Subscription models could disrupt the shopping experience

Curated subscription services, which send out boxes of niche products, could offer a great opportunity for CPG companies to expand sampling out of the aisles.
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While subscription services are nothing new, the model has been rejuvinated in the digital age, and CPG companies should take note, says Max Valiquette, managing director of intellectual property and content development, Bensimon Byrne.

Two distinct online-subscription models have emerged. The first, such as Amazon’s Diaper Club or Dollar Shave Club, send out regularly used products (such as diapers and razors) at a discounted rate, saving consumers from having to pop into the store. The second is the paid curated subscription model, which creates boxes of goods based on profiles and niche wants (such as peanut-free products or luxury beauty items), and is becoming more prevalent in the U.S. and starting to creep up north, and that offers an immense opportunity for brands to tap into the market before the landscape becomes competitive, Valiquette says.

Today’s curated subscription model is unlike the Christmas baskets of yesteryear, which would send out bulk packages regardless of a consumer’s needs and wants. New models send out both full- and sample-sized products for consumers to try out for a monthly fee, leveraging online data, past purchase history and scientific algorithms to best predict what products a subscriber wants.

While Canada does have a handful of digitally-managed, curated-based subscription services, mostly centred around luxury beauty products, Valiquette says brands, such U.S.-based Mantry (man-focused pantry goods) and Foodzie (artisanal food baskets), are creating a solid business case for curated boxes of goods.

“The businesses like Foodzie are interesting,” he says. “They’re able to send me brands in a particular category where they know I have interest [because of a pre-filled online profile and past shopping patterns] in a much more targeted way than they can at the retail level. All of a sudden my shopping experience has changed.”

This would be a great opportunity for a CPG company to expand its sampling program out of the store, while also getting instant feedback on its products, he says.

However, Rob Linden, director, SampleSource – a free-to-consumers sampling program used by Canadian CPG companies – says the overall pay-for-subscription model is flawed. He says that making people pay for sampling creates a level of expectation from the consumer. This is because as soon as people shell out money for products, they want a certain level of consistency, such as an ever-changing product offering in the boxes, or hyper-targeted items, something that might be difficult to maintain.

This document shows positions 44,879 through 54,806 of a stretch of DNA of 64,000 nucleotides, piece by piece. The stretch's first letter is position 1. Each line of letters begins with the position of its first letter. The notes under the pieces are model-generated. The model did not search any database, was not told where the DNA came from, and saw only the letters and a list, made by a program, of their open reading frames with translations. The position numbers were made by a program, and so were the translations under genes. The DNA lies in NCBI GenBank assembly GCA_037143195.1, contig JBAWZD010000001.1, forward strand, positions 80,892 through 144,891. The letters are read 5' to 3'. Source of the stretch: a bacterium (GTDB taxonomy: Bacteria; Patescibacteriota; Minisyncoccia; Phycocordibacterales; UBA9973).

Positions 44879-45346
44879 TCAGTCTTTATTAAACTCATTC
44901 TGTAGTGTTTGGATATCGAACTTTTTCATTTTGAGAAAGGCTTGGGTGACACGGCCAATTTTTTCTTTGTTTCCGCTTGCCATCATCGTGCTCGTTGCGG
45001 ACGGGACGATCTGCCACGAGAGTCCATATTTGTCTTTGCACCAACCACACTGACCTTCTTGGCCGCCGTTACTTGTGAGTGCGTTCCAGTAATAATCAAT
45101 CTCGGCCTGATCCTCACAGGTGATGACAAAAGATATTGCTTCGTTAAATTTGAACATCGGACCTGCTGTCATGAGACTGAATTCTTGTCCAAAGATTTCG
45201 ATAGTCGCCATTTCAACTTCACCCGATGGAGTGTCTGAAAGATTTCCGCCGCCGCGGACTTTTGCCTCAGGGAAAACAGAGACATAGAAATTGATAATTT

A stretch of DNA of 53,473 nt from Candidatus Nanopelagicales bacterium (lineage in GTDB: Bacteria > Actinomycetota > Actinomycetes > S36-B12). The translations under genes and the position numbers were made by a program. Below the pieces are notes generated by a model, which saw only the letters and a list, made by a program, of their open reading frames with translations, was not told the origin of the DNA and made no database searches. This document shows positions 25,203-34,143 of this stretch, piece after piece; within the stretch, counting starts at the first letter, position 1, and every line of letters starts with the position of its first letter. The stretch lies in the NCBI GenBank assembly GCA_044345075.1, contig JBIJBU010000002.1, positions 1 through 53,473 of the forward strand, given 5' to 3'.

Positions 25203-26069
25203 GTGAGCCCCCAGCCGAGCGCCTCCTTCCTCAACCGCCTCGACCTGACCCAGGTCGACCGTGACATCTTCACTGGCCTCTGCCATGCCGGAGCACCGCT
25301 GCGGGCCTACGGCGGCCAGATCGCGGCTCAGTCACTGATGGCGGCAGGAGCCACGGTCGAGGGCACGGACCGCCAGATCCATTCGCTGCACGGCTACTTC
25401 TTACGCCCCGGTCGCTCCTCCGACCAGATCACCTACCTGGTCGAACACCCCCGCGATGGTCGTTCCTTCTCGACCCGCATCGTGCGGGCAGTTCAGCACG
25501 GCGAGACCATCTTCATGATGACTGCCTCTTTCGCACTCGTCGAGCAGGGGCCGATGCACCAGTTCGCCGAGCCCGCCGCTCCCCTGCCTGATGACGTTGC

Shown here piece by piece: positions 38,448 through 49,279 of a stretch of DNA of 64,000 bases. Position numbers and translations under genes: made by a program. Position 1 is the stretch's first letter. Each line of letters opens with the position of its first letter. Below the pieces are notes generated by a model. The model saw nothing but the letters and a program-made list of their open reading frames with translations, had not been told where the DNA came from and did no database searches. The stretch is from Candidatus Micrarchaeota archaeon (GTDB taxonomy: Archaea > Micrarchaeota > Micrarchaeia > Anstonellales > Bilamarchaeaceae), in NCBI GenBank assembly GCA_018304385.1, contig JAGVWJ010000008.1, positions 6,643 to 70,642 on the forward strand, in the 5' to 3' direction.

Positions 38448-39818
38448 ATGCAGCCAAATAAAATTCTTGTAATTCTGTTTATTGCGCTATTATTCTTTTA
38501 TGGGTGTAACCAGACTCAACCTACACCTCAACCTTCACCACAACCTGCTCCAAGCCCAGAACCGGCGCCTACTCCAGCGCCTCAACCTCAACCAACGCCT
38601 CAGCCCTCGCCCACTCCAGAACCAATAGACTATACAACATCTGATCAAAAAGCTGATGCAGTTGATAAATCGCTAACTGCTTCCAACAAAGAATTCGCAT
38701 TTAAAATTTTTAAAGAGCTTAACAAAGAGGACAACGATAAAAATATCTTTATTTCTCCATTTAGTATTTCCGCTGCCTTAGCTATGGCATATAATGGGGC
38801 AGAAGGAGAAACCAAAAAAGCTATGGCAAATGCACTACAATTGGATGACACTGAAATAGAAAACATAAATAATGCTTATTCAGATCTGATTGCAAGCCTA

Canada, he says, might not have the population size required to make this a scalable business. To encourage people to pay monthly for a curated box, a company needs to offer a wide range of products in a niche market, and in order to get this range of products, companies have to demonstrate a clear value for brands to partner on. But if only a small handful of people are participating – and more importantly, aren’t buying the product after trying it out in the curated box – brands aren’t likely going to want to participate. And with Canada’s limited population size, the niche markets may be too niche.

He does, however, point to Montreal’s Glymm as an example of a successful model that could change the way products are sampled, and later purchased.

The one-year-old Glymm, which specializes in bringing in luxury brands often unavailable in Canada, costs approximately $10 per month. The differentiating factor for Glymm – over other luxury product sampling models – is that it allows subscribers to purchase the full-sized product through its website after receiving it in the mail. People are also asked to rate and review the product in exchange for bonus points, which can later be put towards purchases.

This is a model that offers a path to purchase, and offers a solid benefit to brands that sign on.

Further, Valiquette and Linden both say that since this is a model that could only be done in the online world, it offers an interesting look into what digital could do for retail beyond simply replicating the in-store experience online.

“What I love about [subscription services] is they are very interesting points of difference,” Valiquette says. “Scour the globe for the most interesting newest thing that you know I’m going to like based on a profile I already have with you [and] deliver it right to me! [This] can’t possibly happen offline.”